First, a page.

I saw more red than ever before. In fact, red used to be my favorite color until this time frame. This red was one wrought with anger and wrath. A crimson that made me ashamed of some of the things I heard and read. There were those bold enough to recklessly use the n-word to describe the elected leader of this nation. Many demonized, demeaned, and dishonored this man based solely on the perceived color of his skin. Conversely, many American people of African descent took to the World Wide Web to declare their love for “our” president, with a great number reaching that conclusion based on the fact his skin tone was closer to their own. I saw many posts like this one, “my president is BLACK.” Or, “a black president is the fulfillment of Martin Luther King Jr.’s dream.” “My” president? As only about 13% of the population, clearly he had to be more than one ethnicity’s president to win. I could go on and on, but they are generally variations of the same theme, that is, proclamations of a person’s ability to relate to another because of their pigmentation. I find both sides of this to be dead wrong. We know that it is wrong to refer to anyone as the “n-word” and were mad when Americans of European descent did so in total disrespect, but then some so-called black people used it as a term of endearment for “our” guy. We spoofed the president as 2 Chainz, a secret agent, the next MLK Jr. or Malcolm X etc., the whole time having a total disregard for his mother’s heritage as an American with primarily English descent. Does she not count? Considering he has hailed her as the primary influence of his foundational upbringing, shouldn’t she be more prominent? I guess saying “my president is half black” didn’t have the same ring to it. The fact is that none of us are black or white. We have taken these terms meant to demean and adapted them as proper terms. The skin has 3 main layers; the epidermis, the dermis, and the subcutaneous tissue. Even further, the epidermis has 5 layers and the dermis 2 of its own. The element of the skin that causes pigment, melanin, is ONLY found in the basal layer of the epidermis. So, out of those potential 8 layers, only one has the chemical that creates skin tone, but that is what so many spend so much time focused on. 47% became a theme of the election, but no one talked about the 12.5% (pigment layers to non-pigment layers of skin) that much of the attention was given to.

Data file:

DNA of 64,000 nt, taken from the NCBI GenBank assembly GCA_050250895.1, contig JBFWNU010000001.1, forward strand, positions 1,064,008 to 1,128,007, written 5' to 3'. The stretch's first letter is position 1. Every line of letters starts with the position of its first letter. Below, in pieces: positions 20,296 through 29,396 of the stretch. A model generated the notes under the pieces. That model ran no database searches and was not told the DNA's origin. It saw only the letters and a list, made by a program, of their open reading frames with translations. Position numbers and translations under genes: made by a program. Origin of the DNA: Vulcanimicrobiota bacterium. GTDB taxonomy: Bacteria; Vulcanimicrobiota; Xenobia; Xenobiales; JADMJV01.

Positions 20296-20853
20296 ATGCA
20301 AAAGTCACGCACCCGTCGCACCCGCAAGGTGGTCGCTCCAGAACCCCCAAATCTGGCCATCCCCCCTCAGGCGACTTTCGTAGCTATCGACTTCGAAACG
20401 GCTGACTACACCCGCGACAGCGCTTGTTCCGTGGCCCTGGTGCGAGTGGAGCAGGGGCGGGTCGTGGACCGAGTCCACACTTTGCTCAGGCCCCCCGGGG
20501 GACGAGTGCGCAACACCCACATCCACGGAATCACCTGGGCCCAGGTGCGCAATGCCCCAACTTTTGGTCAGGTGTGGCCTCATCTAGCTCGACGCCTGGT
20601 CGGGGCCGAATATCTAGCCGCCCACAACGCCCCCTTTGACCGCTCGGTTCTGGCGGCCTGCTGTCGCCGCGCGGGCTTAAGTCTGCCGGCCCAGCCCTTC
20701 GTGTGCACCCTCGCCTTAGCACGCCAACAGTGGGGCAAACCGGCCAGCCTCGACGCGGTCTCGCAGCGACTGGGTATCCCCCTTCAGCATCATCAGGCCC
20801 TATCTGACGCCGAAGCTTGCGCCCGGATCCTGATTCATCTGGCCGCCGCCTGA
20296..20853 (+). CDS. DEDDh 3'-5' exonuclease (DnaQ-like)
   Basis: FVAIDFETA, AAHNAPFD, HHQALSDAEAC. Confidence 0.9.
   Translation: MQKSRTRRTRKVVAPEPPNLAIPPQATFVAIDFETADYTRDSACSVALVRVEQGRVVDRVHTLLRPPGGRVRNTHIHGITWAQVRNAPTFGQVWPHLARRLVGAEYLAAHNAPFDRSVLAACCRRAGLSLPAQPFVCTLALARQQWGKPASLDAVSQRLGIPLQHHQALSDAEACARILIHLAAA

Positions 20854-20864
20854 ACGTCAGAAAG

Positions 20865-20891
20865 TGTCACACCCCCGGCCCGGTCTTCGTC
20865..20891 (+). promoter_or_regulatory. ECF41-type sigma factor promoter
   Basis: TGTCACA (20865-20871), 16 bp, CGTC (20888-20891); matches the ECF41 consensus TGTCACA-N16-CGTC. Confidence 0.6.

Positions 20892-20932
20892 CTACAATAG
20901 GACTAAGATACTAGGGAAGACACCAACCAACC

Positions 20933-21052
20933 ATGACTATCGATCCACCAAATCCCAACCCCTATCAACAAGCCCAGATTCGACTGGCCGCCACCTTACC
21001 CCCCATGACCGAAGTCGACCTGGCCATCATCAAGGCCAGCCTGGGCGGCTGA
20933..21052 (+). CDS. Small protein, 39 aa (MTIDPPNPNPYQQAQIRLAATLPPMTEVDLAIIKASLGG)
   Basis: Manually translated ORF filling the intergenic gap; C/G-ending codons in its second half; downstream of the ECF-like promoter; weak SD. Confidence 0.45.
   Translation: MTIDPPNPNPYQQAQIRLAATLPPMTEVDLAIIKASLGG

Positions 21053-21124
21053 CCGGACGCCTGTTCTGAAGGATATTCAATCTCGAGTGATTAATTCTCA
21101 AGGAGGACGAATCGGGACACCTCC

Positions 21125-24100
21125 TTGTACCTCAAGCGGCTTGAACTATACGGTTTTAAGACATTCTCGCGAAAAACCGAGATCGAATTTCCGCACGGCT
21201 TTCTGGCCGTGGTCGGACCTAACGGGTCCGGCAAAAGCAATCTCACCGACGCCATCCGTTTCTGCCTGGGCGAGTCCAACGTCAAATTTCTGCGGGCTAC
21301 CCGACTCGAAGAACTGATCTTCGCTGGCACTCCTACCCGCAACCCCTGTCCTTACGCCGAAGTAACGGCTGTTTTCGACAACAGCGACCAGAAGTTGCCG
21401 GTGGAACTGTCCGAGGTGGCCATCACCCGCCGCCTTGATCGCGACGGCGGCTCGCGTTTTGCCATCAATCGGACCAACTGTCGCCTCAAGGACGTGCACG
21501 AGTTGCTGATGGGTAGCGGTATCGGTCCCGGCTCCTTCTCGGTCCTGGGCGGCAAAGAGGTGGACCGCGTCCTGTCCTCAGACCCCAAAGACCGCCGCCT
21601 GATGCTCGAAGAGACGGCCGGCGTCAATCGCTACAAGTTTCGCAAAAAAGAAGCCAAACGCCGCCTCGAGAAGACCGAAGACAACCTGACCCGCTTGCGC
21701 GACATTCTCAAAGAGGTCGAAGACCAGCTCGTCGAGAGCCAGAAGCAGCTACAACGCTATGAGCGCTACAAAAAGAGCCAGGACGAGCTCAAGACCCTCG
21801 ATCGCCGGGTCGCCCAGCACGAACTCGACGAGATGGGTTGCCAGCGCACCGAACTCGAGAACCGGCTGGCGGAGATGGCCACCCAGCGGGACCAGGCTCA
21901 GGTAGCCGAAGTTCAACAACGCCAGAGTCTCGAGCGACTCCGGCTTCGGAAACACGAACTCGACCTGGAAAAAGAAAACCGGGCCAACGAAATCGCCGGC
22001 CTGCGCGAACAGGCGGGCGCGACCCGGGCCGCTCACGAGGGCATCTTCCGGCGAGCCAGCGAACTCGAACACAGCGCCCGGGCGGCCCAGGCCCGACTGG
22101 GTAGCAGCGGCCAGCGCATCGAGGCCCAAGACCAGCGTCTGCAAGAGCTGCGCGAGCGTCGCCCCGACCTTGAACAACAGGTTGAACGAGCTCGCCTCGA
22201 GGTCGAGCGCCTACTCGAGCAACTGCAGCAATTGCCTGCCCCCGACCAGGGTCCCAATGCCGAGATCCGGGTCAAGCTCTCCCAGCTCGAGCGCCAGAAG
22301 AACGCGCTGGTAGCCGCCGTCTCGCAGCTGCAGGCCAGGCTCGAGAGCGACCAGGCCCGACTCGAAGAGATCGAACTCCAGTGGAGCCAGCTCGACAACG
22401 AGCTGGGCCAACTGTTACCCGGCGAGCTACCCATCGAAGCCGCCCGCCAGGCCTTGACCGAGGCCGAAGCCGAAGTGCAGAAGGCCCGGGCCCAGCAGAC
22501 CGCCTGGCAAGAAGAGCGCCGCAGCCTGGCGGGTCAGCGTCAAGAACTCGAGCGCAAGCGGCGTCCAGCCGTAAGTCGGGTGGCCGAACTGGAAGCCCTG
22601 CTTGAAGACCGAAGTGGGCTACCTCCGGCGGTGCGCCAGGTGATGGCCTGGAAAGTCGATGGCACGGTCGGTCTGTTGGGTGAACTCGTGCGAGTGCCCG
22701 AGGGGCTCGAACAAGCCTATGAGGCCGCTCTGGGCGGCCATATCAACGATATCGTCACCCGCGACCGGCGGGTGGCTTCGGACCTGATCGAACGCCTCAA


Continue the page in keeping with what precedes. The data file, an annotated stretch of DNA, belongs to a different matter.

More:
Do not misunderstand me here; I understand that culture is important, but I contend skin tone does not govern culture. There are those that will argue that the American of European descent did not believe that way when they enslaved so many over the years and I would certainly agree, but then those wronged then cannot perpetuate the same shallow-end thinking that caused their heritage so much grief can they? Think about it this way, if a large number of people had risen up if Romney had won and said, “My president is white!” Or, “I voted for Romney because he was white!” People of African descent everywhere would have been calling them racists and bigots, but yet that is exactly what I saw in reverse. There can be justifications of being proud made, but they don’t hold water to me. Where is the celebration of a man having the wherewithal to win such a huge race regardless of what he looks like? MLK Jr.’s dream was not fulfilled in President Obama winning in 2008 or again in 2012, his dream was fulfilled in that he had an equivalent opportunity to do so. He certainly would not have wanted it to cause divides between friends, fights among co-workers, and verbal spats on a computer. That is directly against what he stood for as he marched and taught. That red anger displayed from both sides during and after the race was not initiated by the principle of what is right, but rather an engrained shallow-end thought process.